House committee explores accusations of abuse at Columbia Training School

Published 3:45 pm Wednesday, June 13, 2007

Inmates at the state’s only juvenile correctional facility for girls were subjected to sexual propositions from male guards, long periods in restraints and sporadic visits from mental health counselors, a legislative committee heard Tuesday.

House Juvenile Justice Committee Chairman Rep. George Flaggs, D-Vicksburg, called a meeting of his committee to explore allegations that eight girls at Columbia Training School were restrained 11 hours a day for more than a week after rumors circulated that some of them might try to escape.

One 16-year-old girl, whose identity was withheld, told a packed room of lawmakers and child advocates at the state Capitol that she was chained in leg shackles from about 6:30 a.m. to 5:30 p.m. for as many as 11 straight days.

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The girls were forced to wear the restraints to school, recreation, the cafeteria and church services, she said. Some of the girls had minor injuries from the prolonged use of shackles.

An angry Flaggs held up a pair of the restraints when he scolded Department of Human Services officials over the conditions at the 1,500-acre facility in Columbia.

“You shackle a person in church? What kind of psychological effect does that have on a child?” Flaggs asked. “That’s torture. Hell, we treat the terrorists better than that in this country.”

The young girl also testified that some guards at Columbia asked girls to perform sexual acts and provided them with their telephone numbers with hopes of making a rendezvous once the teens were released.

“When we reported it, they just shunned it off,” she said of DHS officials.

DHS Executive Director Don Taylor was not present at Tuesday’s hearing.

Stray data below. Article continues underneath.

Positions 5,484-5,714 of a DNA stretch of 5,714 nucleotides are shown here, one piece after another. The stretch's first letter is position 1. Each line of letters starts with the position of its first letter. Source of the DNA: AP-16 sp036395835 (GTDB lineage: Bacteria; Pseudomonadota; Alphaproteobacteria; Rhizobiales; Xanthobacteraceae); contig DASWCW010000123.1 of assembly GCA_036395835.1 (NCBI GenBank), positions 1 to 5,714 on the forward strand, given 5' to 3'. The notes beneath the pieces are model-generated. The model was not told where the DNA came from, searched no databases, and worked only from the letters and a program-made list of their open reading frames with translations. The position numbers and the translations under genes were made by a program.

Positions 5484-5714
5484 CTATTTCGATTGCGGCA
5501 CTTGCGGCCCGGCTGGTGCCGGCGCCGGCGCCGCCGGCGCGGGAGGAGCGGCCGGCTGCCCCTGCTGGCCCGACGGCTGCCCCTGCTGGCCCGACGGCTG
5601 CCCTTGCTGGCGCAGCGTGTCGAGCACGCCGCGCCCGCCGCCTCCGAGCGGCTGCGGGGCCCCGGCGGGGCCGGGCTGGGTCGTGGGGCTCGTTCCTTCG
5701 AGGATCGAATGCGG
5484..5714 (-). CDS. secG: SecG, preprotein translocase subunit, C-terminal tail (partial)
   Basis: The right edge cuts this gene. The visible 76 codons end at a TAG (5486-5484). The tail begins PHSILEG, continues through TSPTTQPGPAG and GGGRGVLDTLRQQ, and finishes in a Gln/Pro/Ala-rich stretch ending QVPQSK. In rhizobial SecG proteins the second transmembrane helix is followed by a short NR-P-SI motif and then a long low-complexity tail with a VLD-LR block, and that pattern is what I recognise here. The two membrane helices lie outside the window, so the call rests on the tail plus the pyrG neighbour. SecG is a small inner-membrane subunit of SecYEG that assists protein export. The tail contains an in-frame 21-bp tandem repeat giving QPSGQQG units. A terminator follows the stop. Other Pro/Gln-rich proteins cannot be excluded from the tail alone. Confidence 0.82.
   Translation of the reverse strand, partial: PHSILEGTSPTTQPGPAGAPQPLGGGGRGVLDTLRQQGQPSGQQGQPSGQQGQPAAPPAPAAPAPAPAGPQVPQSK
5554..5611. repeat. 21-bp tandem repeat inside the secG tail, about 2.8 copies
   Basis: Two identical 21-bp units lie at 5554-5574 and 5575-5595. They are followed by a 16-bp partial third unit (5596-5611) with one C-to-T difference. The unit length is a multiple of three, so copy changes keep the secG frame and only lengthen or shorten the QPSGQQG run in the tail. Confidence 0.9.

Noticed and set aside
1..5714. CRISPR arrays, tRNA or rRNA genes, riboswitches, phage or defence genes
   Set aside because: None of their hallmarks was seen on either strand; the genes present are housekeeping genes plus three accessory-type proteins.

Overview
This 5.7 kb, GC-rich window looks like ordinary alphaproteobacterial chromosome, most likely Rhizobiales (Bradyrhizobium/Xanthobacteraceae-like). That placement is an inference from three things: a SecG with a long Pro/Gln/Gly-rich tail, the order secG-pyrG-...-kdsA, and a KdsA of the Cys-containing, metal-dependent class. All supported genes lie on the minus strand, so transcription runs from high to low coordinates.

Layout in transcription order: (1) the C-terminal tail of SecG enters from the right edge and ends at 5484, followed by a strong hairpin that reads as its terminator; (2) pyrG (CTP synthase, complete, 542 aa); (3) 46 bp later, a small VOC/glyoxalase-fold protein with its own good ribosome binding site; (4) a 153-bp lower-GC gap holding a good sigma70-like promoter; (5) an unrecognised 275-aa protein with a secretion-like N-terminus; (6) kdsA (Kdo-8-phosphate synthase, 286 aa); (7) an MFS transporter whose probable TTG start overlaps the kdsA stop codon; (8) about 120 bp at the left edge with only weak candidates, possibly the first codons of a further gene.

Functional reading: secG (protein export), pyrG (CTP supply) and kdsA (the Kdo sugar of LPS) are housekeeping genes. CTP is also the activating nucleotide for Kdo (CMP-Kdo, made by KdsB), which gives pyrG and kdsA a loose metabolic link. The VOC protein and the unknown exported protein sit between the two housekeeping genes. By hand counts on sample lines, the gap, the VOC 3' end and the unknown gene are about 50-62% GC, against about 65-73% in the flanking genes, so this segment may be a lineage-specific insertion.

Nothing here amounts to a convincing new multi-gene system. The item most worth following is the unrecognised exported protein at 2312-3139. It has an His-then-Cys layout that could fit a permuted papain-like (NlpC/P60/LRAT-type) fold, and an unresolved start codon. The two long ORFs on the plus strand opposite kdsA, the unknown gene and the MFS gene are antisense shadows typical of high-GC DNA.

Richard Harris, a DHS deputy administrator, said the allegations are being investigated and two officials at the school have been suspended with pay pending the outcome of the probe. He said a report should be available in the next five days.

“Abhorrent mistreatment of juvenile offenders in our training schools is counter to department policy. It is counter to the extensive training that has been provided to our staff over the last several weeks and months,” Harris said. “We do not and will not tolerate mistreatment of children.”

Harris was hesitant to say whether the restraints were used improperly, but conceded that they likely were, under questioning from Rep. John Hines, D-Greenville.

“Under the law, if this had been in my house, and I had done this to my children, would I be charged with child abuse?” Hines asked. “Yes or no?”

“Yes,” Harris said.

Columbia and the state’s facility for troubled boys, Oakley Training School, have a dismal record when it comes to abuse and neglect.

Mississippi entered an agreement in May 2005 to end a U.S. Department of Justice lawsuit over allegations of deplorable conditions at the facilities, including accusations that some youngsters at Columbia were forced to eat their own vomit and tossed nude into isolation cells.

As part for a four-year consent decree between the state and Justice Department, a court monitor oversees progress at the facilities. The latest report, released last week, says conditions are improving but there are still problems at the schools.

Lawmakers also expressed concern Tuesday over the increasing costs of housing youngsters at the facilities. Columbia houses 33 girls with a budget of nearly $5 million and Oakley has a budget of $10 million and houses 146 boys.

Flaggs and a paid consultant, Timothy J. Roche, both suggested that shutting down Columbia might be the only was to stop the problems there.

“What we have heard is unquestionably, in my mind, abuse,” said Roche, who specializes in juvenile corrections. “Columbia has demonstrated an inability to keep girls safe.”

Members of the Council of Youth Court Judges said the state needs facilities for youngsters who pose a danger to the public, particularly violent offenders.

Adams County Youth Court Judge John Hudson said progress has been made in Mississippi’s juvenile correction system in recent years and he urged officials to abandon desires to close the facility without first identifying where the dangerous youth would be sent.

“It’s going to take more than two years to change something that took 100 years to develop,” he said of Mississippi’s juvenile justice system.

Flaggs had planned to visit Columbia on Thursday, but said he will wait for DHS to issue a report on the allegations of abuse.